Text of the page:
Date Modified Tags cifs / Ubuntu


Mounting network drives in Linux is something I do often but apparently not often enough to memorize the command syntax. So, this is another article I am adding mainly as a reference to myself but also maybe it can help someone else out there.

Install cifs-utils

The first step is install cifs-utils:

sudo apt-get install cifs-utils

Then you can run the following command to mount the network drive:

sudo mount // -t cifs -o username=joelinux /mnt/destFolder/

Note that depending on permissions you may also need to provide a uid and gid:

sudo mount // -t cifs -o uid=1000,gid=1000,username=joelinux /mnt/destFolder/

To get the uid and gid you can use:


Now, the moment you reboot, your drive will not be mounted. There is a little bit more to do to get it to auto-mount at boot.

Setting up the mount to run at boot

This is actually fairly easy to do in Ubuntu.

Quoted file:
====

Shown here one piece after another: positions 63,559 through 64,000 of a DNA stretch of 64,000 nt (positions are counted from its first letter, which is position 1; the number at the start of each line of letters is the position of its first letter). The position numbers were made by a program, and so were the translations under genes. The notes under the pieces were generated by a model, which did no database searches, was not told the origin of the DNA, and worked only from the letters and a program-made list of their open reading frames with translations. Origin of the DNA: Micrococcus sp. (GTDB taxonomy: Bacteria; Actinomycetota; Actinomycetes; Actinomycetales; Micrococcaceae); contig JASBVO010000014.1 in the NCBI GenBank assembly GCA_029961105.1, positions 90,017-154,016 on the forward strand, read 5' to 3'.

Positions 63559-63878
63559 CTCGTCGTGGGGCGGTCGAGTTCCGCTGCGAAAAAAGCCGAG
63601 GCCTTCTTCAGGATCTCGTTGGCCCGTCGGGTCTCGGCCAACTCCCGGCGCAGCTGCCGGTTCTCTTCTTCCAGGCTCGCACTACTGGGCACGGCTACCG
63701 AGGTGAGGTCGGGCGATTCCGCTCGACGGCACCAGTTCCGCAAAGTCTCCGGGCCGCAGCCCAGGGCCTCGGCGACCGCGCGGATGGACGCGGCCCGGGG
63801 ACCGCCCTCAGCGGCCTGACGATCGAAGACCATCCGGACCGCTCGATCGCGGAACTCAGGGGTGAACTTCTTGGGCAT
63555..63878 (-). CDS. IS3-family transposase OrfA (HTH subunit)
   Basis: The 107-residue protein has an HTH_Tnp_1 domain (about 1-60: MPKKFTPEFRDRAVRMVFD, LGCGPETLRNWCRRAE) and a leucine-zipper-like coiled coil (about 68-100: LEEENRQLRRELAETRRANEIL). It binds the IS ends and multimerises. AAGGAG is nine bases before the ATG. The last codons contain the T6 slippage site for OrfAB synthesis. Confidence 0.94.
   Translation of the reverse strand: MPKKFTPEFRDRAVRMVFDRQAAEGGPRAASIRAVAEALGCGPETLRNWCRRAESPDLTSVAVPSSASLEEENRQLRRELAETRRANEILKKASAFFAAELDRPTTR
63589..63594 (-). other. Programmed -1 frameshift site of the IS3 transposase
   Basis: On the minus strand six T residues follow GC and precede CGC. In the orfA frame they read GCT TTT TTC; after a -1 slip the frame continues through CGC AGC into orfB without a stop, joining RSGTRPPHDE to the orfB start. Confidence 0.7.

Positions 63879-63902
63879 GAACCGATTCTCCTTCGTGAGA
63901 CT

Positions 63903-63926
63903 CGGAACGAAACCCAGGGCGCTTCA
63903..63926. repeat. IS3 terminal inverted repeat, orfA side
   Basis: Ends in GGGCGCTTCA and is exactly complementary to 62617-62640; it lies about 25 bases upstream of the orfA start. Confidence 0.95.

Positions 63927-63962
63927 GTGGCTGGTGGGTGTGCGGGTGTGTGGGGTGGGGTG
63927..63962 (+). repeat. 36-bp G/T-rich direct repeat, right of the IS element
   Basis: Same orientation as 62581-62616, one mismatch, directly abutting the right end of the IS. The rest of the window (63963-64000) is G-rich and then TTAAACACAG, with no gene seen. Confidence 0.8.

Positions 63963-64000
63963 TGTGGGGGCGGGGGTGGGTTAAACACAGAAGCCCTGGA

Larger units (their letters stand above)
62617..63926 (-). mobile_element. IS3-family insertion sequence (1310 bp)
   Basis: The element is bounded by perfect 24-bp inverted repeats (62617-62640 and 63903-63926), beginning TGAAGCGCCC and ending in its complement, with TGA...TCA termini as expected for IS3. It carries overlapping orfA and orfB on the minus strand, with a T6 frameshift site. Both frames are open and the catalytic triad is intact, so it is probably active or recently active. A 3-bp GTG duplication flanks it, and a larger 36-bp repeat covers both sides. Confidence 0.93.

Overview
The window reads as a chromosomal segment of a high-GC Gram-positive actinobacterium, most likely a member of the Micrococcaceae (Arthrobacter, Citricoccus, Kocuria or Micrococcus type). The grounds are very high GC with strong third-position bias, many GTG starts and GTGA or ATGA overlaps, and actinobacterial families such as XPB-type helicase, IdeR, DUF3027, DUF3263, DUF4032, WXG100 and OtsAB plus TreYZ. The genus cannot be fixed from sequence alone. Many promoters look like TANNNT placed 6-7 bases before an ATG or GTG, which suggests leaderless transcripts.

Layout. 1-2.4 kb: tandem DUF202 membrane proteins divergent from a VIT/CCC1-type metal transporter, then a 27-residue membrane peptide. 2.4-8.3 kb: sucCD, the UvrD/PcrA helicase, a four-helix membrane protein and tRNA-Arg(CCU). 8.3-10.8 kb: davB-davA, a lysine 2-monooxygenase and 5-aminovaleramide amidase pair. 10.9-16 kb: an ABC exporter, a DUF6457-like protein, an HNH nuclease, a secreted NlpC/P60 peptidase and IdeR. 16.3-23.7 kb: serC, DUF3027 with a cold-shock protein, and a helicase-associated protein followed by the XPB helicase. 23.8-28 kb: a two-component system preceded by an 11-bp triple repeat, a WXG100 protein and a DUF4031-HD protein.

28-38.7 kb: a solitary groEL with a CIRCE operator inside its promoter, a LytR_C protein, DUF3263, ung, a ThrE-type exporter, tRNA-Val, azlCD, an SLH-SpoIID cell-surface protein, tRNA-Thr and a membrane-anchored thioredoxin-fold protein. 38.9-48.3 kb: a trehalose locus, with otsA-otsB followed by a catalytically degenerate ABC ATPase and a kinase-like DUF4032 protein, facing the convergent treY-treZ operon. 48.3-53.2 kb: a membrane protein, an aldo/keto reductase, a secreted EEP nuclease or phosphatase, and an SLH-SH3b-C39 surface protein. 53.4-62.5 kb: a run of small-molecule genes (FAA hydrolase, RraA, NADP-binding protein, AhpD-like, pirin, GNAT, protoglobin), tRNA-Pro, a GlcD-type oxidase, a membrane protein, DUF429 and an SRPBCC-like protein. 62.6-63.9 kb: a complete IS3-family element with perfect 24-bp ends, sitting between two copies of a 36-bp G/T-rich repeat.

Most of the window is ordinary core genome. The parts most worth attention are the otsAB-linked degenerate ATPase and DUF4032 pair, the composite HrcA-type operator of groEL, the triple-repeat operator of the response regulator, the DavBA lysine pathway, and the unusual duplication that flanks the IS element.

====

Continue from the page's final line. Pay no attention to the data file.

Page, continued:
Add the following to the fstab file in /etc/:

// /mnt/hplin cifs username=joelinux,password=thisisnotarealpassword,iocharset=utf8,sec=ntlm 0 0

Finally, test the fstab entry by issuing:

sudo mount -a

If you get no errors, then you know the format of your command is correct in fstab. Reboot your machine to double check that the drive mounts as expected.

Password security

Note that it is obviously not secure to provide your password in a text file that is accessible to all users. If this a machine that others may access then be sure to follow the instructions in:


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